Geochemical distinctions of late proterozoic and Paleozoic volcanism in the Avalon zone of New England

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Geochemistry permits distinction of two broad groups of volcanic rocks distinguished from the Avalon zone of southeastern New England. An alkalic suite is relatively enriched in K, Rb, Y, Zr, Nb, Zn, La, Ce, but lower in Al, Sr, and Ba compared to a calc-alkaline suite. The alkalic suite is compositionally similar to plutonic rocks that range in age from Late Ordovician to Devonian, whereas the calc-alkaline suite is similar to late Proterozoic plutonic rocks. Geochemical discriminant criteria developed in this chapter indicate that a number of the volcanic units previously have been incorrectly grouped and misinterpreted. The late Proterozoic igneous rocks are compositionally compatible with rocks formed by arc-building processes, and may represent outboard terranes of Africa formed during Pan-African orogenic events. In contrast, the alkalic igneous rocks probably reflect anorogenic or extensional regimes, following earlier crustal thickening processes and removal of first melts from such thickened crust; these rocks may reflect subsequent foundering and break-up of outboard Pan-African terranes that occurred episodically throughout much of the Paleozoic. The presence of alkalic bimodal volcanic rocks within the Narragansett Basin suggests that alkalic igneous activity in southeastern New England was more prolonged than previously recognized, and intermittently continued beyond the Devonian into Carboniferous time, perhaps accompanying the early stages of basin formation. These bimodal volcanics, the only known example of Carboniferous volcanism in the Appalachians of the U.S., are reminiscent of Late Devonian to Early Carboniferous volcanism that preceeded and accompanied the early stages of the Magdalen Basin in the Canadian maritimes.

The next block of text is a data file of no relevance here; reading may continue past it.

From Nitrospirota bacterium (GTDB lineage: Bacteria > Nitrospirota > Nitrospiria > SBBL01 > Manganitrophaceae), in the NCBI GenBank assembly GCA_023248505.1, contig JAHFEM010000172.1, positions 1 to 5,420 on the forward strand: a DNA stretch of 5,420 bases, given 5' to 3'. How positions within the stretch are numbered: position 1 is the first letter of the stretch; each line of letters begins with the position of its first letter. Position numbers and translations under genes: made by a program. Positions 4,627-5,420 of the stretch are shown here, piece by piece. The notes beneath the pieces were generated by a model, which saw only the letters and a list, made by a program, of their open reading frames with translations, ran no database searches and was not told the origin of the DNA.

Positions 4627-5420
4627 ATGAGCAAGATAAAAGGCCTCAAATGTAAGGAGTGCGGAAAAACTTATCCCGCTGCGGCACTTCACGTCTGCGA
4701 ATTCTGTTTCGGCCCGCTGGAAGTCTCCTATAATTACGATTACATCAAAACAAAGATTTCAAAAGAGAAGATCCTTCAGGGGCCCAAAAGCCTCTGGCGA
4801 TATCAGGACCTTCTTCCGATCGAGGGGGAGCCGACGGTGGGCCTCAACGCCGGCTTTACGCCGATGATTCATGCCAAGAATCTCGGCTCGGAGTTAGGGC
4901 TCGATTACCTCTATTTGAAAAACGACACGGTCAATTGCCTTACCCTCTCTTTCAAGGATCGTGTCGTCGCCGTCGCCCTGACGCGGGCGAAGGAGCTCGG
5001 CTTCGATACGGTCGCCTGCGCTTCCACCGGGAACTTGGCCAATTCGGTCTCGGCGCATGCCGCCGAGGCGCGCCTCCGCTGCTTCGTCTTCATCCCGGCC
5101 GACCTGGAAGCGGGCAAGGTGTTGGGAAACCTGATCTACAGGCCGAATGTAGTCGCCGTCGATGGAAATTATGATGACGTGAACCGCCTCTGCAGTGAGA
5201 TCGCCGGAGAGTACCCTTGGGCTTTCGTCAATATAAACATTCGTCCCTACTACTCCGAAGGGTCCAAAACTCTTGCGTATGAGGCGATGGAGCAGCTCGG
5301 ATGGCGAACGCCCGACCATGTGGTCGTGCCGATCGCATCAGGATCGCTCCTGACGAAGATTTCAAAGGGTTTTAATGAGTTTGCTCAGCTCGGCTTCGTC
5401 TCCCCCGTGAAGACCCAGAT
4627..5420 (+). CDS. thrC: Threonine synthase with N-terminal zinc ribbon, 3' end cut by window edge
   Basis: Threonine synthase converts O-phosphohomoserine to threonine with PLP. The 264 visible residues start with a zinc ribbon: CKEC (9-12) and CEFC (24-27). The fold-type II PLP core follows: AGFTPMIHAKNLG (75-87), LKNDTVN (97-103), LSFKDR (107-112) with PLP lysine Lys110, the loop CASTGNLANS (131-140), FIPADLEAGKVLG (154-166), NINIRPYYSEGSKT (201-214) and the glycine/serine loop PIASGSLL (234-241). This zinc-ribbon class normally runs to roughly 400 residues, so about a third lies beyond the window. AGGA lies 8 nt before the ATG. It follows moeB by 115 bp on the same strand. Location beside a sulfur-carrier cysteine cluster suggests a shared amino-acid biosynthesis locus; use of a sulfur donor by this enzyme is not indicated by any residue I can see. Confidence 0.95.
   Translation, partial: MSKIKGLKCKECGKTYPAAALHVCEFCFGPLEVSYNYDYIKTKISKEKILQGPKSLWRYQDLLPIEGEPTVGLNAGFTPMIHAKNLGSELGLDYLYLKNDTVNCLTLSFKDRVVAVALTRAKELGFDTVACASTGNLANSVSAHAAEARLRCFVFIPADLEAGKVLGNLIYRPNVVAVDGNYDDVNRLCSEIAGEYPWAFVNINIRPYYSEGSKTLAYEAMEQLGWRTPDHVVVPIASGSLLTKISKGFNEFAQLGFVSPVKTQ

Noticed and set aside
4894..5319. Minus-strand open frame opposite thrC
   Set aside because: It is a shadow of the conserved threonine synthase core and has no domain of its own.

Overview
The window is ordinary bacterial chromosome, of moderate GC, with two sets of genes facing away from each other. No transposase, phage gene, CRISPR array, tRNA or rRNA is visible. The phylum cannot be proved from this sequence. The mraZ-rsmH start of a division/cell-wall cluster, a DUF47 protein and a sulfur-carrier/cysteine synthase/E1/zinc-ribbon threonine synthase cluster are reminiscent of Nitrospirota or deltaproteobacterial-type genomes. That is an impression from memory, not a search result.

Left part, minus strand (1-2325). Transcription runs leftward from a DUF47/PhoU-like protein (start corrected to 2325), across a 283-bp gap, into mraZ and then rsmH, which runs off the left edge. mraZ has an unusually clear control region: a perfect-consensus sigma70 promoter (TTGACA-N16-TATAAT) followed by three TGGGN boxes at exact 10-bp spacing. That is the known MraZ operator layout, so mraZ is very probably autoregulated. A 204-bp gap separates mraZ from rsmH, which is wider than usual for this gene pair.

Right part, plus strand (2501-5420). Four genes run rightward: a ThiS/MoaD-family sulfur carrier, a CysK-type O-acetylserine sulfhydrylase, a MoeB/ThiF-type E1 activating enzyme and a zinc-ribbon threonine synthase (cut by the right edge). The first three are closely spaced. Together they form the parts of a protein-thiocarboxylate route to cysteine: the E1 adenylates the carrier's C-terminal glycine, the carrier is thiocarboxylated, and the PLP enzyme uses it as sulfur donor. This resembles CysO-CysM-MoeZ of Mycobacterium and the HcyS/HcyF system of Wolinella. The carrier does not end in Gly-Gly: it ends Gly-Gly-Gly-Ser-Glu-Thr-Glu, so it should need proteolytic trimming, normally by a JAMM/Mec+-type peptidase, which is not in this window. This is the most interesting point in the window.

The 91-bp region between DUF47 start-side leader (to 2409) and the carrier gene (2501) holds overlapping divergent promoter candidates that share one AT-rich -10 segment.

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Special Paper of the Geological Society of America